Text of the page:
Switch: Link’s Awakening Remake
Last Friday, I felt a little itchy to pick up something different to do for the weekend. Two pretty important things released that day in the Nintendo world – the new Switch Lite, and the remake to Link’s Awakening.
I’d not even considered the Switch Lite until release day. But then, hearing everyone discussing it and seeing the pretty teal colored model started to get me interested in it. Even though my current Switch is perfectly fine (and hardly played as much as it should be), and I only partially spend time playing it in handheld mode as the TV mode is really what I’m interested in.
So it seemed really counter-intuitive to buy a whole new system for… what reason? Just because I got hyped?
Anyhow, Syn talked me out of spending the money there. But I still felt like I wanted something new to mess with this weekend. So, instead, I dropped by Target and picked up a copy of the remake of Link’s Awakening. I also got a couple of really cute promo pins for being one of early purchase people at Target, which I didn’t even know about until the guy added it in.
Hardly a History
I was a Nintendo kid through and through. However, I admit that the one system I never had growing up was a Game Boy — not until Pokemon Blue released and I bought the Game Boy Color for it.
Truth was, I wasn’t really much into handhelds. It wasn’t until later years, when I really started enjoying my 3DS that I actually got into those smaller platforms.
Despite that, I do briefly remember playing Link’s Awakening, and I swear it was on the original Game Boy. It might have been at a friend’s house. It’s really fuzzy, but I do recall the whole trading item for item thing and playing a strange Zelda game where Link’s washed up on an island.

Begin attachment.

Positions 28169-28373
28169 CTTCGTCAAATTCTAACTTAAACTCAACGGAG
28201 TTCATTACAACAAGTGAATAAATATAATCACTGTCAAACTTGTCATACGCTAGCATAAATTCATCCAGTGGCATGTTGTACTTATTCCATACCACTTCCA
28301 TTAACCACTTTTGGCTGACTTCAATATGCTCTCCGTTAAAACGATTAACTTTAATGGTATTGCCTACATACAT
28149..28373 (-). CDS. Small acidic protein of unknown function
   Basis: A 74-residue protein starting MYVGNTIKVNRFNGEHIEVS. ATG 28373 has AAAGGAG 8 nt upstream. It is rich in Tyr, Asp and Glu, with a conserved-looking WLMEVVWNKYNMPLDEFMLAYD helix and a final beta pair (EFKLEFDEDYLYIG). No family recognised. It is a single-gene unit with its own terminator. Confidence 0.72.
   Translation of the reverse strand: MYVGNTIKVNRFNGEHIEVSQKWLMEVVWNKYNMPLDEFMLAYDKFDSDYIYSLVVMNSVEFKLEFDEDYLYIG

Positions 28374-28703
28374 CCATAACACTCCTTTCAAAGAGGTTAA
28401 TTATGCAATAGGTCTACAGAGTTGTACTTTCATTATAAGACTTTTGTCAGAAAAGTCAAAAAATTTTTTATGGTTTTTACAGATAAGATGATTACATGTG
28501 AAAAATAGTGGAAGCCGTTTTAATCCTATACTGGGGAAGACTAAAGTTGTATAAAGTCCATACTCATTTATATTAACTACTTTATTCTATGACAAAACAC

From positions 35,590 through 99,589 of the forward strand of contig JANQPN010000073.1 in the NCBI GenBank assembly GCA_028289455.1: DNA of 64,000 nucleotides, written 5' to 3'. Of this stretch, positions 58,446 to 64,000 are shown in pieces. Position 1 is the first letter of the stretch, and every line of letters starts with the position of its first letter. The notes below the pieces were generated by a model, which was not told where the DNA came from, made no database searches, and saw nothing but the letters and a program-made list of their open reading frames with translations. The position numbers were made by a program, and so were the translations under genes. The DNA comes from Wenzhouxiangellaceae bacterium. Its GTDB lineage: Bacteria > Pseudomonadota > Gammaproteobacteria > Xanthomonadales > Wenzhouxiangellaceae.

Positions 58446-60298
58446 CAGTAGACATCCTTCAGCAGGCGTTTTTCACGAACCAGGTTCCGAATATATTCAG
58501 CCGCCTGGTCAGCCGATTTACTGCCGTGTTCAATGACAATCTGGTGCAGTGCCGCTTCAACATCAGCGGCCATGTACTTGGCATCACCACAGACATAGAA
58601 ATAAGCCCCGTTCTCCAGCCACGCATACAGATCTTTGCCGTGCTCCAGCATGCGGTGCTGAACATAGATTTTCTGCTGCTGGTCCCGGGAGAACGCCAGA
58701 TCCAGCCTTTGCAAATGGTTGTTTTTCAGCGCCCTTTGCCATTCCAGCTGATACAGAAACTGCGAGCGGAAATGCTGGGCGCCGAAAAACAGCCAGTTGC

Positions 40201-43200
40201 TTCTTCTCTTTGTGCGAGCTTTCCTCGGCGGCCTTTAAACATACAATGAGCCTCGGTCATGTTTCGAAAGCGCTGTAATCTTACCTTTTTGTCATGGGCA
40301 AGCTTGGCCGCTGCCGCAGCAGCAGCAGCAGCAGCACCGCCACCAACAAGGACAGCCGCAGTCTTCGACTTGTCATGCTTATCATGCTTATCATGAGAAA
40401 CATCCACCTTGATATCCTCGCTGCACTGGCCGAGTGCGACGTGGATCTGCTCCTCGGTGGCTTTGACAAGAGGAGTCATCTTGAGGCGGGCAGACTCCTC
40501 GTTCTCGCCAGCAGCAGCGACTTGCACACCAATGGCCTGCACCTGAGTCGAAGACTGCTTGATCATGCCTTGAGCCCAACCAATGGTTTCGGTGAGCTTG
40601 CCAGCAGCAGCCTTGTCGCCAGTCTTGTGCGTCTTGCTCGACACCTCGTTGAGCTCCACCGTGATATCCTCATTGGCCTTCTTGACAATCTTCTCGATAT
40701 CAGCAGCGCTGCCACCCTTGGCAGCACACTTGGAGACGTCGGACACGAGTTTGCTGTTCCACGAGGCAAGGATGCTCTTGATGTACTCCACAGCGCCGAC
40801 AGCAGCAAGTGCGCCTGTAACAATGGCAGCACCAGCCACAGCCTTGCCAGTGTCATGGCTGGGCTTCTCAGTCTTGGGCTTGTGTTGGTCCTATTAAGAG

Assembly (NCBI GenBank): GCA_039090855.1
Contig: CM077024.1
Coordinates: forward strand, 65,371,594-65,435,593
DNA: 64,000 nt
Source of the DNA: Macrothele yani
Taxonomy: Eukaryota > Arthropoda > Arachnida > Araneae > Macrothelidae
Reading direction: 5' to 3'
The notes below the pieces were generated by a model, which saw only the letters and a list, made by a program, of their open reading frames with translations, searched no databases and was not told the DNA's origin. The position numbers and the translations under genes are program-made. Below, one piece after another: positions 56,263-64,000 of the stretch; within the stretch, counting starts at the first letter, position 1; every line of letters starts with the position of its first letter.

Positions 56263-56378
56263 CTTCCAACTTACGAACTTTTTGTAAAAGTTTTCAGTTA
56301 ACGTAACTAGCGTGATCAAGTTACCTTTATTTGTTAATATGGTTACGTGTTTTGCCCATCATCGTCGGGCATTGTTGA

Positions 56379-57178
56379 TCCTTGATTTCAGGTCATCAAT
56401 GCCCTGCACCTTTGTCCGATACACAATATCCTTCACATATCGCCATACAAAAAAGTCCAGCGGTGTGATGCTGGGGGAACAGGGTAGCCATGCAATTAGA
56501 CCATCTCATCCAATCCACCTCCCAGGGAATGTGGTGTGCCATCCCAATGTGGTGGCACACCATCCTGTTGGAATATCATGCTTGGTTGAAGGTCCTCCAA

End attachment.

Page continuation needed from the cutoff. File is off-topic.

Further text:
Needless to say, I never finished the game, even if I did play it. So, even if this version was exactly the same as the original, it would have still been like a brand new experience for me.
I generally enjoy the oldskool Zelda experience – an adventure game where you wander around, put the pieces of the story together, and slowly build up items that give skills that unlock more areas to explore.
Of course, this game has that, and it has charm in spades. I don’t know how much was changed from the original in terms of story and script, but it’s just downright fun. It doesn’t take itself seriously, and that’s what I enjoy most about it. Several times, it’s made me laugh out loud or just grin because of its gentle sense of humor.
I wasn’t sure if I’d get on board with the art style at first. But I watched a few videos and thought it was pretty cute. Now that I’ve played it, I think it meshes really well for what it is. Sometimes the characters and objects in the world strike me as adorable little toy figures, especially when seen from afar. And then sometimes you get lovely scenes like this:
The only minor gripe I have – and it seems this is experienced by many – is the moment or two of slowdown you get sometimes when crossing area lines or when you move into a screen where there’s a lot of monsters. It’s just for a second, but I noticed it as soon as it happened the first time.
This is no game breaker, and I’ve accepted that’s how its going to be.
So far, I’ve cleared the first three dungeons, and I just finally saved up enough to buy the bow, which will allow me to defeat the sub-boss and enter the next shrine. You know, I love everything I just said in that sentence, because it has the feel of good oldskool Nintendo gaming!
Things don’t have to be complicated or fancy to be fun. This remake, whether you’re a long-time fan or someone who never really played the original, is just plain LoZ fun. And seeing the number of folks who were on my Switch friends list playing this over the weekend, I know I’m probably not alone in feeling that way.